Given that up to 300,000 Malaysians commuted daily to Singapore before the epidemic, the border closure in March 2020 left tens of thousands of individuals trapped on both sides, isolated from their families and fearful for their jobs.
After nearly 2 years of closing due to the COVID-19 pandemic, Singapore and Malaysia opened once again one of the world’s busiest land borders on Monday, allowing vaccinated travellers to cross.
Despite the joy of being reunited with family and friends, there were fears that the border would be closed again owing to the new coronavirus strain Omicron.
A few dozen persons waiting to board the first buses to Malaysia at Singapore’s Queen Street bus terminal expressed concern.
“Because of the new version, the borders may close soon,” Eugene Ho, a 31-year-old banker leaving Singapore for the 1st time in nearly two years, said. “I’m quite concerned about becoming stuck.”
Travellers must test negative for COVID-19 before leaving, and Malaysia also mandates an on-arrival test, a move Singapore made on Sunday in response to worries about the Omicron variant.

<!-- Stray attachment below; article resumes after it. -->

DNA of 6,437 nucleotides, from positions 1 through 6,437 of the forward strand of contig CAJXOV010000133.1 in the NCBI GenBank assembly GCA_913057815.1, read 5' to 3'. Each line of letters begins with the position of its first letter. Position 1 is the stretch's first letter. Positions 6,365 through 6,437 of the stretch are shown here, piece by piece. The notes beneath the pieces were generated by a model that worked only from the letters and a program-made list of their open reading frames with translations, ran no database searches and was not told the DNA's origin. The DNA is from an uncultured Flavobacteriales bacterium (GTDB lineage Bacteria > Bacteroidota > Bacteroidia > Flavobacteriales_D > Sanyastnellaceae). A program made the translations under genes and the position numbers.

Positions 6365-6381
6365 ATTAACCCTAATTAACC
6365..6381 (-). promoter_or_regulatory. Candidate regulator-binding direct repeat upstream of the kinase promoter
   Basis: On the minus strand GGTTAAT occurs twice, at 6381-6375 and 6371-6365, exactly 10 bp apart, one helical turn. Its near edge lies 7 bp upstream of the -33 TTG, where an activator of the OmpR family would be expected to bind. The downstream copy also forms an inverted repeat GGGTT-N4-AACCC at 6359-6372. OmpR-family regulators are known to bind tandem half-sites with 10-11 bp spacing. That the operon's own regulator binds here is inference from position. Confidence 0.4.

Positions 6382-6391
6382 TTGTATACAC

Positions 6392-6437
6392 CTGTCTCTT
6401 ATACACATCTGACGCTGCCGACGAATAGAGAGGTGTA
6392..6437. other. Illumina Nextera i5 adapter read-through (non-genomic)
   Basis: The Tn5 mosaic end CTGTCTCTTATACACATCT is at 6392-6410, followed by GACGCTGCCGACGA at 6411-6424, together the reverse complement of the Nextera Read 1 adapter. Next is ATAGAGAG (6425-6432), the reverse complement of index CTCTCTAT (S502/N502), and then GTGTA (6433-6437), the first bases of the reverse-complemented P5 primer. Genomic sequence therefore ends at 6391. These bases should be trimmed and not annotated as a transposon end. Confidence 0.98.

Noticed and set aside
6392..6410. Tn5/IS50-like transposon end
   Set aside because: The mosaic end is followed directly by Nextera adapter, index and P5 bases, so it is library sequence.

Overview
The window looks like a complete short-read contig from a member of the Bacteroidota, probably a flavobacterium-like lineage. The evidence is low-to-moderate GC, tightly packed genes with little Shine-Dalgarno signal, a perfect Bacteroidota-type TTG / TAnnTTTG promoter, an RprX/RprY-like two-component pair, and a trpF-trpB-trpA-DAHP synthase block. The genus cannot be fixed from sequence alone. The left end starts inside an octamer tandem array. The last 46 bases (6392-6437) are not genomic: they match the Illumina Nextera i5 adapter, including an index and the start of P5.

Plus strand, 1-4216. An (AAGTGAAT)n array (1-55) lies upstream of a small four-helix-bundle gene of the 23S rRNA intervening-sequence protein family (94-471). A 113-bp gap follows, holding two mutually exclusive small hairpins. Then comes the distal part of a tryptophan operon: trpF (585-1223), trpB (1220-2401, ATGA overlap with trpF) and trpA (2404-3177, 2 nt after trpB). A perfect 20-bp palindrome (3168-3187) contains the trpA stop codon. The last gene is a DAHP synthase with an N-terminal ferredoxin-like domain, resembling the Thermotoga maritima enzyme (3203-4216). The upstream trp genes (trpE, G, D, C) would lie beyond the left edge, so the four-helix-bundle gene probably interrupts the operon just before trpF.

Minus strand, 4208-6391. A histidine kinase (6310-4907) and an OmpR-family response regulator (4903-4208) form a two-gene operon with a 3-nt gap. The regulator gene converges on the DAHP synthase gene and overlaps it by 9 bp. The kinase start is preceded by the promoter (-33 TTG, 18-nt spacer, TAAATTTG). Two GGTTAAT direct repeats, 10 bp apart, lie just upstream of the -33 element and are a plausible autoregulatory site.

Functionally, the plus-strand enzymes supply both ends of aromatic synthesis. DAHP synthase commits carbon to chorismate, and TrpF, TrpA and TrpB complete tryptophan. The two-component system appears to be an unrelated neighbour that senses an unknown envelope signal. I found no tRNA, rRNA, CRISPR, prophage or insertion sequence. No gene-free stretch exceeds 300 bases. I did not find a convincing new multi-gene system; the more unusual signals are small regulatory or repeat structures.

On his 1st visit to Singapore as PM, Malaysian Prime Minister Ismail Sabri Yaakob was greeted by Singaporean PM Lee Hsien Loong at one of the land border crossings.
A 41-year-old semiconductor engineer, Siva Kumar, had been bombarded with calls from his two teenage boys, who were excitedly awaiting his homecoming.
“‘Where are you now?’ they’ve been asking all morning. ‘Have you yet taken the bus?’ “Kumar stated his opinion. “I’d like to hug and kiss them. They’ve been greatly missed.”
Before the outbreak, up to 300,000 Malaysians commuted to Singapore daily.
The border’s abrupt closure in March 2020 stranded tens of thousands on both sides, separating families and worrying about their jobs.
According to Singapore government standards, up to 1,440 visitors from either side can cross the land border each day without being quarantined if they have citizenship, permanent residency, or long-term visas in the destination country.
On Monday, a new air travel route between the two countries opened.
Singapore has immunized 85 per cent of its people, while Malaysia has vaccinated roughly 80% of its population.
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